Bessie Coleman

26 Jan 1892 - 30 Apr 1926

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Bessie Coleman

26 Jan 1892 - 30 Apr 1926
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Bessie Coleman (January 26, 1892 – April 30, 1926)was an American civil aviator. She was the first woman of African-American descent and the first of Native American descent, to hold a pilot license. She achieved her international pilot license in 1921. Born to a family of sharecroppers in Texa
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Life Information

Bessie Coleman


Lincoln Cemetery

20953 W Holf Rd
Elwood, Cook, Illinois
United States


One of the first American women to enter the field of aviation. Remembered for courage and accomplishment. She fell 5,300 ft. while flying at Jacksonville, Florida April 30, 1926. Presented by Co-Operative Business League.

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Life Story

Bessie Coleman (January 26, 1892 – April 30, 1926)was an American civil aviator. She was the first woman of African-American descent and the first of Native American descent, to hold a pilot license. She achieved her international pilot license in 1921. Born to a family of sharecroppers in Texas, she went into the cotton fields at a young age but also studied in a small segregated school and went on to attend one term of college at Langston University. She developed an early interest in flying, but African Americans, Native Americans, and women had no flight-school opportunities in the United States, so she saved up money to go to France to become a licensed pilot. She soon became a successful air show pilot in the United States, and hoped to start a school for African-American fliers. She died in a plane crash in 1926 while testing her new aircraft. Her pioneering role was an inspiration to early pilots and to the African-American and Native American communities.

"Bessie Coleman" Wikipedia: The Free Encyclopedia. Wikimedia Foundation, Inc. 22 July 2004. Web. 10 Aug. 2004.,

Grave Site of Bessie


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The National Aviation Hall of Fame

Contributor: AYoung Created : 3 years ago Updated : 3 years ago

Bessie Coleman was born in Atlanta, Texas, in 1892 and soon joined her family in the cotton fields. In Chicago years later, Bessie decided she would become a flier. She had to go to France to find a school that would take her, as the skies proved easier to conquer than contemporary prevailing stereotypes. Fulfilling her dream sparked a revolution and led the way for new generations of dreamers and future aviation legends, such as the Tuskegee airmen.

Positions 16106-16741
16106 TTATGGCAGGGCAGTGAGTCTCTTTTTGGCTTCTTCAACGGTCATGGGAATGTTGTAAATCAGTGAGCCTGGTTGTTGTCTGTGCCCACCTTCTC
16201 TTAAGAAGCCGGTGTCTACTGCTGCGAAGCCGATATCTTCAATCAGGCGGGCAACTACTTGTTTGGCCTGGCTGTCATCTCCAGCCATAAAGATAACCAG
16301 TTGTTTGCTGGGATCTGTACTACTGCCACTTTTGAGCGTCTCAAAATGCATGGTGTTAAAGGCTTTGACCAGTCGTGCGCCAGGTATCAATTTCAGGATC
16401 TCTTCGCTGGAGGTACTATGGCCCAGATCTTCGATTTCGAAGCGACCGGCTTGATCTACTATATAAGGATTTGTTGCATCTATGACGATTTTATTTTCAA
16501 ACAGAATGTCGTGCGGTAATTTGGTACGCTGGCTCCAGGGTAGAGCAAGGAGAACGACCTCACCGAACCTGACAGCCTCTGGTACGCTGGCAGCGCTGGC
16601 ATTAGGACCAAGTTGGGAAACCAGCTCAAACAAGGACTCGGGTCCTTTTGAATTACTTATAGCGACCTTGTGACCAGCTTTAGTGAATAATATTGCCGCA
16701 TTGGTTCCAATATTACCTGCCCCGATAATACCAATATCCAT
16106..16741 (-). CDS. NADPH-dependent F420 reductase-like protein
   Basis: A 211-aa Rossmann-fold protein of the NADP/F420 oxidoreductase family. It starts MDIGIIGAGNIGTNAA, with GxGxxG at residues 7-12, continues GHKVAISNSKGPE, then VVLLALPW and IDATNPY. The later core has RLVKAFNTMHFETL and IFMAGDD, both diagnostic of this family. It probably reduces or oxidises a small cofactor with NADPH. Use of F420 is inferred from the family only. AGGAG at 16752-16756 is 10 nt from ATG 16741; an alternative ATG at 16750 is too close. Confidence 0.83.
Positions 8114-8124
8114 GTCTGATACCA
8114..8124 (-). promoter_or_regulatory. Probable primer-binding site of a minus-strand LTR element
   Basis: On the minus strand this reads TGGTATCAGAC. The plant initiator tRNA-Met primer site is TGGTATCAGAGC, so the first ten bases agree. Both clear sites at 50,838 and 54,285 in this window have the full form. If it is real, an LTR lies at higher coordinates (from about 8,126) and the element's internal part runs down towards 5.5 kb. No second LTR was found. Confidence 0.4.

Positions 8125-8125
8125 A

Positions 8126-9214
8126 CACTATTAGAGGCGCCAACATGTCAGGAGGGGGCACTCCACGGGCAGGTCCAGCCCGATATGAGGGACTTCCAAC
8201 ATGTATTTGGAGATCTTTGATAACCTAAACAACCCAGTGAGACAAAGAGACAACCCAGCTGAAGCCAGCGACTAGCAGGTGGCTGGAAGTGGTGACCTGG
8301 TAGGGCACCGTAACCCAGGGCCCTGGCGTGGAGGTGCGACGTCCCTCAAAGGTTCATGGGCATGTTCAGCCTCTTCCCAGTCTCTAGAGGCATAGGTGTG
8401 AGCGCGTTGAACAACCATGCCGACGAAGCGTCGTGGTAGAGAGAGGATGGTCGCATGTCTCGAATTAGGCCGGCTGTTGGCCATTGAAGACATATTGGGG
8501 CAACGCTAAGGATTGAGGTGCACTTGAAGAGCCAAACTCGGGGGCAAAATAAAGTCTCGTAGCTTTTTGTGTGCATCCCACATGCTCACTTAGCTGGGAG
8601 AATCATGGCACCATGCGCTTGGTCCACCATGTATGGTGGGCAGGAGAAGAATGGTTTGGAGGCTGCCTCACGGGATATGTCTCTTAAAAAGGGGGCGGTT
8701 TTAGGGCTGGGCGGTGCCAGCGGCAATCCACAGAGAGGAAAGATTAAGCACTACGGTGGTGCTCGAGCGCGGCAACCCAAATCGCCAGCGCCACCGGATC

She was the first civilian licensed African-American pilot in the world.
    She toured the country barnstorming, parachute jumping, and giving lectures to raise money for an African-American flying school.
    Bessie would only perform if the crowds were desegregated and entered thru the same gates.


Bessie Coleman was born the tenth of thirteen children January 1892 in Atlanta, Texas. Her parents, Susan and George Coleman, were sharecroppers. In 1901, George Coleman left his family to return to Oklahoma. Bessie’s mother found work as a cook/housekeeper. Bessie completed all eight grades of her one-room school, yearning for more. She saved her money and then in 1910 took her savings and enrolled in the Colored Agricultural and Normal University in Langston, Oklahoma. Bessie completed only one term before running out of money and returning to Waxahachie.

In 1915, at the age of 23, Bessie Coleman went to Chicago to stay with her brother. All she wanted was a chance to “amount to something.” She became a beautician and worked as a manicurist in the barbershops of Chicago’s south side where she met Robert Abbott, the publisher of the Chicago Defender.

Both brothers had served in France during World War I. Her brother John one day said “I know something that French women do that you’ll never do – Fly!” That was the last straw; Bessie decided then that she would become the first licensed black pilot.

When Bessie couldn’t find anyone to teach her to fly, she took the advice of publisher Abbott and prepared herself to attend aviation school in France. Bessie departed for France in November 1919.

Returning to New York in September 1921, she was greeted by a surprising amount of press coverage. Flying as entertainment could provide financial benefits for an aviator, but required skills that Bessie did not have. Again, she departed for France for more training.